FSM boatpeople saga winds up
An 18-month asylum seeker saga over for Yap and FSM mulls over the lessons learnt.
Eighteen Indian men who have been stranded in the Federated States of Micronesia are to be repatriated to India in the next two weeks.
The men, along with 17 Nepalese, had been detained on Yap for more than eighteen months after they arrived by boat with no travel documents in near starving condition.
Apart from four Nepalese, all the men have been denied refugee status by the UN refugee agency, the UNHCR.
The other Nepalese have already been sent home.
Clayton Lawrence of the FSM's Department of Justice told Sally Round the government's handling of the men has helped stem a flood of future migrants to its shores.
CLAYTON LAWRENCE: We suspect that all 34 were seeking better economic opportunities. Whether those economic opportunities were in Hawaii, Guam or Australia is unknown, there's not enough facts supporting that claim. We find it highly likely they were heading toward one of those destinations though, seeking a better economic opportunity.
SALLY ROUND: I've read reports that they were swindled by human traffickers. Was that the case?
CL: We don't know exactly who the individual is that collected money and facilitated the transportation of these individuals. Most of them claim that they paid substantial amounts of money to be transported and I think they trusted that they would reach a destination for a better life, better opportunity legally. We suspect they weren't given enough fuel or food to reach a destination that they were apparently heading towards. Some of them actually thought they were in Hawaii when they landed in Yap.
SR: Why did it take so long for them to be a/ dealt with, in terms of having their status confirmed and b/ I understand, left on the wharf there in Yap, and not being able to move around?
CL: First let me say we respected the UNHCR process. If they were asylum seekers we wanted to see that process all the way through and we did and we do recognise that it took some time, we're talking, they arrived in November 2014 and the process officially just concluded about a week and a half ago, all 34. Why it took so long for UNHCR to do that, I wouldn't be able to answer it but what I do know is that FSM respected the process and didn't want to interfere with repatriating these individuals or deporting these individuals or charging these individuals until the process was complete. They were kept in Yap, in an enclosed area, guarded by security because of the security risks associated with these unknown illegal entries. We don't know who these individuals are. Our priority is the safety of the community and the people of Yap and we have a duty to protect them first and that big unknown of who they are, we didn't want to take any risks, so we kept them in a secured area and provided them with adequate amounts of food and the necessities that they needed.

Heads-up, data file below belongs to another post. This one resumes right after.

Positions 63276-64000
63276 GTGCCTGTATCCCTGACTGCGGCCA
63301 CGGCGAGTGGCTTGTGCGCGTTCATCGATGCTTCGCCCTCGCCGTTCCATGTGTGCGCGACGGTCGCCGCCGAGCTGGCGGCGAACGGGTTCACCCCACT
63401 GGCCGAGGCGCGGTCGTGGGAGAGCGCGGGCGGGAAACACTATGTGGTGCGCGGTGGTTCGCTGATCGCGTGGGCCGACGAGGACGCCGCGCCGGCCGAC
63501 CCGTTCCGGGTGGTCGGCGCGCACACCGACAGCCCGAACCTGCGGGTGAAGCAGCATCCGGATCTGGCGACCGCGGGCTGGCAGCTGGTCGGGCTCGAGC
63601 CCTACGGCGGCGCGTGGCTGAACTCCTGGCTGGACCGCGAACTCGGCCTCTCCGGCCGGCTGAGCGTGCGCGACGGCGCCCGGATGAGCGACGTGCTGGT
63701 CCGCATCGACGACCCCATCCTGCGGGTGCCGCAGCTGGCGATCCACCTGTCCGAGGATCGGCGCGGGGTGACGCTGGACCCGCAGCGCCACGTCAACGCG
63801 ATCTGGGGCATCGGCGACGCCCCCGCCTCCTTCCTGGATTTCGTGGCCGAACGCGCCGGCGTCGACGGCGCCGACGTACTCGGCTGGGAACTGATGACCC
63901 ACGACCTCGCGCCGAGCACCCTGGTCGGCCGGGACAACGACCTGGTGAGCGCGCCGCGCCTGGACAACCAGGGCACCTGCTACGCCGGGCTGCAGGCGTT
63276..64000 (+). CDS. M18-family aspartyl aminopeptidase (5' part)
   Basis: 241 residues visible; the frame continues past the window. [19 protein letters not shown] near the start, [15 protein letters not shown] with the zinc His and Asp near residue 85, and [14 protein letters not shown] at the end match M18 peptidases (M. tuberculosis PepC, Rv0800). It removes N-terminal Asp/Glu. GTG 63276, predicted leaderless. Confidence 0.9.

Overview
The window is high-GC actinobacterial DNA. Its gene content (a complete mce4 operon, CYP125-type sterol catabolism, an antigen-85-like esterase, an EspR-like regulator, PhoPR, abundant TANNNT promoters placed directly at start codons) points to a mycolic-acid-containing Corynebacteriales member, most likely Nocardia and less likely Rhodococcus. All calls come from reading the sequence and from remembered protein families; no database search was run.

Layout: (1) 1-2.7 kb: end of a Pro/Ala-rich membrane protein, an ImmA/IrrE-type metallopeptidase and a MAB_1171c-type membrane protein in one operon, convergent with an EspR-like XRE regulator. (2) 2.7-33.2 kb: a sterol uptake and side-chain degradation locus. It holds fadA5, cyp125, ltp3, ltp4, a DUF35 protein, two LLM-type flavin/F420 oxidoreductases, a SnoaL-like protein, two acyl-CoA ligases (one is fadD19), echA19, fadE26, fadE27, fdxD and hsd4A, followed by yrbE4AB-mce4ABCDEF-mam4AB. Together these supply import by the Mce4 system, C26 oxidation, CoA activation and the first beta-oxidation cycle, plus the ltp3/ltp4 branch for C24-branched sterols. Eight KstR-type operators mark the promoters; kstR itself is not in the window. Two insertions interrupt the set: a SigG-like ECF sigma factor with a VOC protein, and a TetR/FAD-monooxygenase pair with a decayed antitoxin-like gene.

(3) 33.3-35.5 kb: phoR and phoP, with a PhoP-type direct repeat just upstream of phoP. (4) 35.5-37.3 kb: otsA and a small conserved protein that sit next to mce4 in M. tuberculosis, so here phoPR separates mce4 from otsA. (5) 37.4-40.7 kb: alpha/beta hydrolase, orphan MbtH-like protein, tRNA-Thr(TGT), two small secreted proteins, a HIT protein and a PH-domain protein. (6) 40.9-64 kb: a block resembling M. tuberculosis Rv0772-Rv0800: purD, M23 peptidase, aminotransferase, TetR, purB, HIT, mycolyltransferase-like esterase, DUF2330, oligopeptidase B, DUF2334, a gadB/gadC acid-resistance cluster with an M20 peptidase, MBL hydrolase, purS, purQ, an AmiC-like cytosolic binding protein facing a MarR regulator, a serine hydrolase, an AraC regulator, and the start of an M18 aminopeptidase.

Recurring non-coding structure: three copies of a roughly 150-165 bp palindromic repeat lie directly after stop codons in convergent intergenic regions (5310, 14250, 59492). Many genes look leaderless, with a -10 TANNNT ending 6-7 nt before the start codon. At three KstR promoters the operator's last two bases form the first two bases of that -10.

SR: Obviously this throws up quite a few challenges for small island states like you doesn't it? Are you anticipating increasing numbers of this sort of migration and have you got the wherewithal to deal with it?
CL: As far as expecting more migrants to come here, I think the way we dealt with this, I think it sets the bar of whether we will and I think if we took this lightly and we accepted these individuals into the community and integrated them and let them legal entry and easily allowed them to access our community, I think you would see a flood of more coming. I think they have strong communication ties back to their home countries and they communicate everything that's going on to their home countries and I think if we did take these 34 lightly I think we would see a flood of more come in, knowing that they could be integrated into the community and maybe seek whatever they were seeking, whether that's easier access to the United States or other countries or just better economic opportunity in our community. You can never be sure that it's not going to happen again. We're ready and we will prepare ourselves for it to happen again. It's been a learning experience for the country.
SR: And what would you do differently next time do you think?
CL: Right now we're working with UNHCR, right now we're not part of the conventions on refugee status. We respected the international process of assessing whether these were in fact refugees. You know next time we have to make the determination, do we have the resources to support 34 individuals for a year and a half while they are assessed. Do we right away criminally charge them, put them in court, have them plead their case in court and deport them right away? Those are decisions that we have to make moving forward. It was a substantial burden. Much money was expended on these individuals over the past year and a half, money and resources.
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